Abstract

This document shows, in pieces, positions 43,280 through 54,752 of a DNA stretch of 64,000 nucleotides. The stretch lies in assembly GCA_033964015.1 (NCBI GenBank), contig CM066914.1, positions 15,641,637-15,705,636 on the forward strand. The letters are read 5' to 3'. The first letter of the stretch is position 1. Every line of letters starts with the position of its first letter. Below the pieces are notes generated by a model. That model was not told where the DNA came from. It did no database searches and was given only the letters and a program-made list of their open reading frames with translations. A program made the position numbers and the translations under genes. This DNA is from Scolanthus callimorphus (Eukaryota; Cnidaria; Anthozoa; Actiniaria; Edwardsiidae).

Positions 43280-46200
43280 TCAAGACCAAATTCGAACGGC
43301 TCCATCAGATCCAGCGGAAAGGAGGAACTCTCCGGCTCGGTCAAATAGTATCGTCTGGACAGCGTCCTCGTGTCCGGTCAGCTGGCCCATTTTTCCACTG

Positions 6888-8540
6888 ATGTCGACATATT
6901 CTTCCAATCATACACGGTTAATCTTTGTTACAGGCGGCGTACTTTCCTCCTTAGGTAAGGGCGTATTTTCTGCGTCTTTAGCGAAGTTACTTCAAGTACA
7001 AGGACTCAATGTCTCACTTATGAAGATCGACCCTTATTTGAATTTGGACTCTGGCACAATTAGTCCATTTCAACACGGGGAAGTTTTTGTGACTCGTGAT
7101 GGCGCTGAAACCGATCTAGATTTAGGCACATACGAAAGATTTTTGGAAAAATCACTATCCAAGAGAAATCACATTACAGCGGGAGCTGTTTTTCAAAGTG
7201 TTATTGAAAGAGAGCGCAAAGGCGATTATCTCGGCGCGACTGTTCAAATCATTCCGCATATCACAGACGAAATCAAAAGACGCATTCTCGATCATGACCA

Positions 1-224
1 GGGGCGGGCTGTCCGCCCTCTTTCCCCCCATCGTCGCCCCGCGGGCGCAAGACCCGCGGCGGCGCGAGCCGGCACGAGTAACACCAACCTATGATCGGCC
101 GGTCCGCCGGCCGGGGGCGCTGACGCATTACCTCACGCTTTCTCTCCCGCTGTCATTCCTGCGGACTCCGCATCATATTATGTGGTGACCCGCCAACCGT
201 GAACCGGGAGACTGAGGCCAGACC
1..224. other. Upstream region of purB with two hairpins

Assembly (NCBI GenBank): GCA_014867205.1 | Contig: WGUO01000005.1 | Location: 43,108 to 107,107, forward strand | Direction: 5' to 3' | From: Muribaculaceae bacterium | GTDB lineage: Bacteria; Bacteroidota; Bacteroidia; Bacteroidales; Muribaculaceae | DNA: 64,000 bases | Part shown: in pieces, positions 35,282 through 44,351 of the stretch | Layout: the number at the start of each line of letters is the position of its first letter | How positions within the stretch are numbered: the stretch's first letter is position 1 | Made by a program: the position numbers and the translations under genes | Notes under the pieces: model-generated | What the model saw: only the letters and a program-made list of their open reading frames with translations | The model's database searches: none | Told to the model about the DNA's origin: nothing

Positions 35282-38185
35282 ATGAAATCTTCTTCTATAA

Local magnitude (ML) values of earthquakes off Canada's west coast are known to be underestimated by at least 0.5 magnitude units compared with other magnitude scales. Moment magnitude (Mw), derived from moment tensor analysis, provides the most robust estimate of the magnitude of earthquakes. Moment tensor analysis of regional seismic data in western Canada is now possible due to the installation of more than 40 three-component broadband stations in western Canada, the U.S. Pacific Northwest, and southeast Alaska. Moment tensor solutions are now possible down to M ∼4.0. More than 230 regional moment tensor solutions have been calculated off Canada's west coast at the Geological Survey of Canada for 1995–2002. These solutions, along with 14 previous solutions by Oregon State University in 1994–1995 and 13 Harvard solutions for 1984–1993, allow a systematic MwML calibration for earthquakes in this region. The study area extends from the Queen Charlotte Islands region in the north to the area off the west coast of southern Vancouver Island. At the northern end of the study area, where there is little oceanic crust in the source-receiver travel path, Mw is systematically larger than ML by 0.28 ± 0.08 magnitude units. At the southern end of the study area, where there is a significant amount of ocean crust in the source-receiver travel path, Mw is systematically larger than ML by 0.62 ± 0.08 magnitude units. Calibration of ML with Mw will allow the western Canadian earthquake database to be used more effectively for tectonic studies and seismic hazard analysis.

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